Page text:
Of course, those brain changes are real. How could they not be? Brain changes accompany any experience. The simple act of reading this sentence has already induced changes in your brain. Heroin, cocaine, alcohol, and other substances alter neural circuits, particularly those that mediate pleasure, motivation, memory, inhibition, and planning. But the crucial question regarding addiction is not whether brain changes take place. It is whether those brain changes obliterate the capacity to make decisions. The answer to that question is no. People who are addicted can respond to carrots and sticks, incentives and sanctions. They have the capacity to make different decisions when the stakes change. There is a great deal of evidence to substantiate faith in the agency of addicts. Acknowledging it is not tantamount to blaming the victim; it is, much more positively, a recognition of their potential.
The brain-disease model diverts attention from these truths. It implies that neurobiology is necessarily the most important and useful level of analysis for understanding and treating addiction. Drugs “hijack” the reward system in the brain, and the patient is the hostage. According to the psychiatrist and neuroscientist Nora Volkow, who is currently the head of NIDA, “a person’s brain is no longer able to produce something needed for our functioning and that healthy people take for granted, free will.” Addiction disrupts the function of the frontal cortex, which functions as “the brakes,” she told a radio audience, so that “even if I choose to stop, I am not going to be able to.” Volkow deploys Technicolor brain scans to bolster claims of hijacked and brakeless brains.
Rhetorically, the scans make her point. Scientifically, they do not. Instead they generate a sense of “neuro-realism” — a term coined by Eric Racine, a bioethicist at the Montreal Clinical Research Institute, to describe the powerful intuition that brain-based information is somehow more genuine or valid than is non-brain-based information. In truth, however, there are limits to what we can infer from scans. They do not allow us, for example, to distinguish irresistible impulses from those that were not resisted, at least not at this stage of the technology. Indeed, if neurobiology is so fateful, how does any addict ever quit? Is it helpful to tell a struggling person that she has no hope of putting on the brakes? It may indeed seem hopeless to the person caught in the vortex of use, but then our job as clinicians is to make quitting and sustained recovery seem both desirable and achievable to them.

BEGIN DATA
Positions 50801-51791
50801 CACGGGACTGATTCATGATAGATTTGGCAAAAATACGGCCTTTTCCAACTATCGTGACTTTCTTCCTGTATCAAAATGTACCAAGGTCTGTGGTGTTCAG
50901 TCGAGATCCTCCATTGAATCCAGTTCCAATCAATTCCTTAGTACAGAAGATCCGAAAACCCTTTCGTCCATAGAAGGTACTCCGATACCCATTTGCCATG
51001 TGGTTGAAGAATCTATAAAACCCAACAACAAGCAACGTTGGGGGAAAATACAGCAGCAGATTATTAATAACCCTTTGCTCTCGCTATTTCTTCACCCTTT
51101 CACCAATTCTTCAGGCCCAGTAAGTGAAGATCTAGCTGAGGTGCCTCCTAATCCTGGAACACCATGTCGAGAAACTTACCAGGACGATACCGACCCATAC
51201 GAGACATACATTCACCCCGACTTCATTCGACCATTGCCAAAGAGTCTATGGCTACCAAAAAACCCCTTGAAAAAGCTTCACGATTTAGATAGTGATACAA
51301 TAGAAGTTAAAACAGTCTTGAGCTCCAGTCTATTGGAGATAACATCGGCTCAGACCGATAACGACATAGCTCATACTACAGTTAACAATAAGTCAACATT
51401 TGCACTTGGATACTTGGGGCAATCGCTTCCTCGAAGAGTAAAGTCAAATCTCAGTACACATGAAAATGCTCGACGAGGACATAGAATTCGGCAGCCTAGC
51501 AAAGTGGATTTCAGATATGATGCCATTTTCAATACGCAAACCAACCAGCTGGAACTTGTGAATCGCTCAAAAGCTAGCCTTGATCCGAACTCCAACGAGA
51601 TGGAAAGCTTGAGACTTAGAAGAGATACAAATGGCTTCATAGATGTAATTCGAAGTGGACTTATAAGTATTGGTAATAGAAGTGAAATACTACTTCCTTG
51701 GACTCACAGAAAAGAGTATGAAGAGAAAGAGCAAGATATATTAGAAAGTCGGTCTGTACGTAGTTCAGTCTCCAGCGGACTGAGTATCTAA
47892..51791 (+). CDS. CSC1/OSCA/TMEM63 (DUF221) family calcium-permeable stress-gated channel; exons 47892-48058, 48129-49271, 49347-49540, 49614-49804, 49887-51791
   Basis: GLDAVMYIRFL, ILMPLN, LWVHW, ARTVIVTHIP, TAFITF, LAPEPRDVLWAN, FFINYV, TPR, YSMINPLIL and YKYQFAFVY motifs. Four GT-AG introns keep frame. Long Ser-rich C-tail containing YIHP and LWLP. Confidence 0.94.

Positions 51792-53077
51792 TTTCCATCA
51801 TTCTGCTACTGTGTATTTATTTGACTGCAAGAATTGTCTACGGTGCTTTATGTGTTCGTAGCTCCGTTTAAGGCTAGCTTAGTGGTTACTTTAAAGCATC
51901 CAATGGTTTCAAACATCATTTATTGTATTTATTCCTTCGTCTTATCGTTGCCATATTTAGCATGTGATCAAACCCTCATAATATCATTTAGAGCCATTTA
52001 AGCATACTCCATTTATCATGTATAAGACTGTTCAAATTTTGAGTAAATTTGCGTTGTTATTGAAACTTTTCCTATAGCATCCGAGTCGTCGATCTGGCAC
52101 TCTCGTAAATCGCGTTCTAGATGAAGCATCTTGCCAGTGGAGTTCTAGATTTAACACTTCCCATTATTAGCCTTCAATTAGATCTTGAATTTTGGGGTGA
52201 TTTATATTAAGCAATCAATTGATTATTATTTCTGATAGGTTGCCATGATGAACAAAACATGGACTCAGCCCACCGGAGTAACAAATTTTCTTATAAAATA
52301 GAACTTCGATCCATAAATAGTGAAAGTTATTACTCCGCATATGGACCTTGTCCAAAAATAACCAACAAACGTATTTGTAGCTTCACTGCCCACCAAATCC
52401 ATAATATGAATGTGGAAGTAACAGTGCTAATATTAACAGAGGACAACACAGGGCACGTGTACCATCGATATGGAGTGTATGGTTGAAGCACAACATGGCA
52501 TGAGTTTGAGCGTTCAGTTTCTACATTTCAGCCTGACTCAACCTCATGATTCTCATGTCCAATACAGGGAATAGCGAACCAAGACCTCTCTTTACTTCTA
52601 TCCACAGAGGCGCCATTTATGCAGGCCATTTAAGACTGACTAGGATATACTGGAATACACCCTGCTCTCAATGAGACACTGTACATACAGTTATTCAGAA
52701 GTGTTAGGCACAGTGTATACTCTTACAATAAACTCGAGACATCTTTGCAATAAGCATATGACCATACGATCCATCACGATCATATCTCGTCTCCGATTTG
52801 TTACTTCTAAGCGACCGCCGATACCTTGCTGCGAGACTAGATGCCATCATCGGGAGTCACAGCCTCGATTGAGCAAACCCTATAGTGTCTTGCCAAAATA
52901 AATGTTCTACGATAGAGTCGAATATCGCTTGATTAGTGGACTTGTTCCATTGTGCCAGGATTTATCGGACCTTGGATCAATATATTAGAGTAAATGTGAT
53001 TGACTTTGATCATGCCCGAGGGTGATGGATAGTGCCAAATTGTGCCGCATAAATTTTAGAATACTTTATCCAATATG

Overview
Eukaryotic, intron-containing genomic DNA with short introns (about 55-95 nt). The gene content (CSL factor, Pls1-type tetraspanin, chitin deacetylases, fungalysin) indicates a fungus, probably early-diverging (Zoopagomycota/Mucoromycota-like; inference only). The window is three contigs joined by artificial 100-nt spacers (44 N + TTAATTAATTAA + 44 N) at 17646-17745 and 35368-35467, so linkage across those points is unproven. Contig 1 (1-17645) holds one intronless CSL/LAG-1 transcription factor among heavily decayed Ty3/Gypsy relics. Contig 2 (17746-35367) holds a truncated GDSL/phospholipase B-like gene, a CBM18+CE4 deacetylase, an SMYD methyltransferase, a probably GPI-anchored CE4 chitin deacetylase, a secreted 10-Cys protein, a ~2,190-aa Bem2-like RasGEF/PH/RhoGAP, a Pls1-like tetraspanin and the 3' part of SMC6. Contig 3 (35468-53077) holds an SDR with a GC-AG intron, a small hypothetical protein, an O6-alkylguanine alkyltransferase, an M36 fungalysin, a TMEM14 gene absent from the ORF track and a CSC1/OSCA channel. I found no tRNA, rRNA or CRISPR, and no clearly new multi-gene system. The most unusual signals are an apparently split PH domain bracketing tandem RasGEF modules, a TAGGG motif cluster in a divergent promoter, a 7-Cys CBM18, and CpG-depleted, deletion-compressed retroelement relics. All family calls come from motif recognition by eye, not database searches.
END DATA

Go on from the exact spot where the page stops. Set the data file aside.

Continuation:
We start doing this in small ways, by taking advantage of the fact that even the subjective experience of addiction is malleable. As Jon Elster points out in StrongFeelings: Emotions, Addiction, and Human Behavior, the craving for a drug can be triggered by the mere belief that it is available. An urge becomes overpowering when a person believes it is irrepressible. Accordingly, cognitive behavioral therapy is designed precisely to help people understand how to manipulate their environment and their beliefs to serve their interests. They may learn to insulate themselves from people, places, and circumstances associated with drug use; to identify emotional states associated with longing for drugs and to divert attention from the craving when it occurs. These are exercises in stabilization. Sometimes they are fortified with anti-addiction medications. Only when stabilized can patients embark on the ambitious journey of rebuilding themselves, their relation-ships, and their futures.
I have criticized the brain disease model in practically every lecture I have given on this wrenching subject. I have been relentless, I admit. I tell fellow addiction professionals and trainees that medicalization encourages unwarranted optimism regarding pharmaceutical cures and oversells the need for professional help. I explain that we err in calling addiction a “chronic” condition when it typically remits in early adulthood. I emphasize to colleagues who spend their professional lives working with lab rats and caged monkeys that the brain-disease story gives short shrift to the reality that substances serve a purpose in the lives of humans. And I proselytize that the brain changes induced by alcohol and drugs, no matter how meticulously scientists have mapped their starry neurons and sweeping fibers, need not spell destiny for the user.
Yet despite my strong aversion to characterizing addiction as a problem caused primarily by brain dysfunction, I genuinely appreciate the good ends that the proponents of the brain model have sought to reach. They hoped that “brain disease,” with its intimation of medical gravitas and neuroscientific determinism, would defuse accusations of flawed character or weak will. By moving addiction into the medical realm, they can get it out of the punitive realm. And if addicts are understood to suffer from a brain disease, their plight will more likely garner government and public sympathy than if they were seen as people simply behaving badly. But would they? Research consistently shows that depictions of behavioral problems as biological, genetic, or “brain” problems actually elicit greater desire for social distance from afflicted individuals and stoke pessimism about the effective-ness of treatment among the public and addicted individuals themselves.